While it’s common for there to be differences between customers, what you’re looking for here is identification of commonalities. Perhaps there’s one exposure or trigger that disproportionally moves the prospective customer along the sales journey. The effect of the overarching brand can distort this process. You should consider then weighting each part of the journey based on the data collected above. Sales process mapping is also called customer journey mapping. A large decision occurs in terms of deciding upon an appropriate ‘time lag’ or period of time between the first interaction and the last. This can be quite a lengthy time period with enterprise B2B sales and much shorter with convenience B2C purchases.

4 – Isolate Performance Metrics

Examine the correlation between different metrics and how they contribute toward the sales process. If there are holes in your conversion tracking data you may need to reconfigure your systems. We would recommend employing a highly experienced attribution expert during this phase (and the next phase) as this is where a high degree of error can creep into the modeling creation. If in doubt, use isolation testing and other smaller experiments to prove or disprove hypotheses. In a previous role we changed the target growth metric from gross estimated GMV, to average projected GMV to GMV + 3 opt-ins.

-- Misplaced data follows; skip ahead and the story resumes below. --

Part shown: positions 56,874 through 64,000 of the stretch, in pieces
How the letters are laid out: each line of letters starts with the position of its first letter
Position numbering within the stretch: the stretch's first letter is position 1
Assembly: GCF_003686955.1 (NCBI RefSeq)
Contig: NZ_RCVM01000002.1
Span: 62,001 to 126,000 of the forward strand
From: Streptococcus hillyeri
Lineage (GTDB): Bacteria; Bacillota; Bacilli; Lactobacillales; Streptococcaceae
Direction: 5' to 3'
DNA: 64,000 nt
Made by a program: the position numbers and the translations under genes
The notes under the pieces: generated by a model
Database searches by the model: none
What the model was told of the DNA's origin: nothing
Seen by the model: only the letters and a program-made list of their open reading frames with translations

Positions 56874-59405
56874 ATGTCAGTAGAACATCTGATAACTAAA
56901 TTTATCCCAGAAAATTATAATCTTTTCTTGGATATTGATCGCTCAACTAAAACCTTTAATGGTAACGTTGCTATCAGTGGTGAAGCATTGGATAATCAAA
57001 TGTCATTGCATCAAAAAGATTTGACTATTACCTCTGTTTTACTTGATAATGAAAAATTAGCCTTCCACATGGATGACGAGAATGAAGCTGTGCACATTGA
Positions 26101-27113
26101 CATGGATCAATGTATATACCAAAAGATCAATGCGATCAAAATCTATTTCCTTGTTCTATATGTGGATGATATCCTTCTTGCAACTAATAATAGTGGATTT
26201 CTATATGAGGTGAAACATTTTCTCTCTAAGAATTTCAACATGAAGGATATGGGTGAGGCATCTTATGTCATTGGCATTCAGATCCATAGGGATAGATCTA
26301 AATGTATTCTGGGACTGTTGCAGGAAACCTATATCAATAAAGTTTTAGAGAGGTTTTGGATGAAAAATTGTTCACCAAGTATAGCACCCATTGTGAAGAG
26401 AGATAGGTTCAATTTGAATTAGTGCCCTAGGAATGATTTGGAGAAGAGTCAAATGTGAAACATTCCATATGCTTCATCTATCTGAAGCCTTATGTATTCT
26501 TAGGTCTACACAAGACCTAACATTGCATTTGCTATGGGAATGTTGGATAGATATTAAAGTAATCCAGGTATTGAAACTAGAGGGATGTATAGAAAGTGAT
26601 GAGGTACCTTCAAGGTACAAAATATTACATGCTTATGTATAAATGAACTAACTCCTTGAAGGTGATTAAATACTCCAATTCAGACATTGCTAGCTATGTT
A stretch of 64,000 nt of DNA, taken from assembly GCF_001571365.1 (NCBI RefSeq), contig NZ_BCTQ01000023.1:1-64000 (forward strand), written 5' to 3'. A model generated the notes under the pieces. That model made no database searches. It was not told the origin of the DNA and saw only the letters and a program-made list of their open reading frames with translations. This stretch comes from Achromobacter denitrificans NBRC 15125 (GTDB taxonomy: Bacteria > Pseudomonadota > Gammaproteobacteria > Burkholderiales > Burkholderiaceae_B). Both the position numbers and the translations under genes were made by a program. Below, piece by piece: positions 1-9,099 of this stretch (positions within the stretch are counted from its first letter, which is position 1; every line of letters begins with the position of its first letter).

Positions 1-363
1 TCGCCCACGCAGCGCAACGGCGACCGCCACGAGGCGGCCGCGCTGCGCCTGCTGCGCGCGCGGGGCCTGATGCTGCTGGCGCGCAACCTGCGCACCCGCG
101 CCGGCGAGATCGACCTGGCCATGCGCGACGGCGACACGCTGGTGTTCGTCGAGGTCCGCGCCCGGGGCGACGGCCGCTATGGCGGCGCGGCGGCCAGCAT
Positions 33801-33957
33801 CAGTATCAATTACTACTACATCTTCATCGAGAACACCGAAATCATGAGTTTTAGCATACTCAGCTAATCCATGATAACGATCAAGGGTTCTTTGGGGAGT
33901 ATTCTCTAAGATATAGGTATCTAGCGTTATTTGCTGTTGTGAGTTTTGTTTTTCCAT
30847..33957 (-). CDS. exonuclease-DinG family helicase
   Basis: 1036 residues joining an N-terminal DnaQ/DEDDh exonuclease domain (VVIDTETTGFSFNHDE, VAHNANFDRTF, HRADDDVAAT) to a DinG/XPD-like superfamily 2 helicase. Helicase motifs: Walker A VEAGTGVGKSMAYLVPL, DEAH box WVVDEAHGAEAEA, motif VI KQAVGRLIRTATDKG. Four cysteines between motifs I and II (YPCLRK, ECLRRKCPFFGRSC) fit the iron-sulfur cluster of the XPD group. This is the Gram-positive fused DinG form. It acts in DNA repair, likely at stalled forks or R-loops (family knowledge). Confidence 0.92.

5 – Model Creation

Create models manually using statistical data programs like SPSS or Excel. Alternatively, feed relevant data into your visual dashboarding BI tool. Even if it is a digital attribution tool, there will be an ability to import other datasets. Next you will need to make a judgement call and perhaps test different types of regressions (Shapley Values etc). What you don’t want to do is simply tally each channel’s output against a top funnel metric like ‘reach’ or ‘digital conversions’ and see which channels produced the highest result.

6 – Model validation testing and improvements

Once the base model has been created, it should be tested regularly for accuracy and validity. Any initial assumptions should be questioned until proven. Over time, it is common for the effectiveness of certain tactical campaign activities to vary due to the associated fluctuating channel yields. As the customer base grows and changes, it’s prudent to create a separate attribution model for each segment. As the strength of the brand grows, keep in mind it will have an overarching effect on each channel’s effectiveness. Brand equity should not be excluded from any modeling. For the most accurate model, the manager should use scientific methods to examine correlation versus causation, with the latter being more pivotal in the sales process.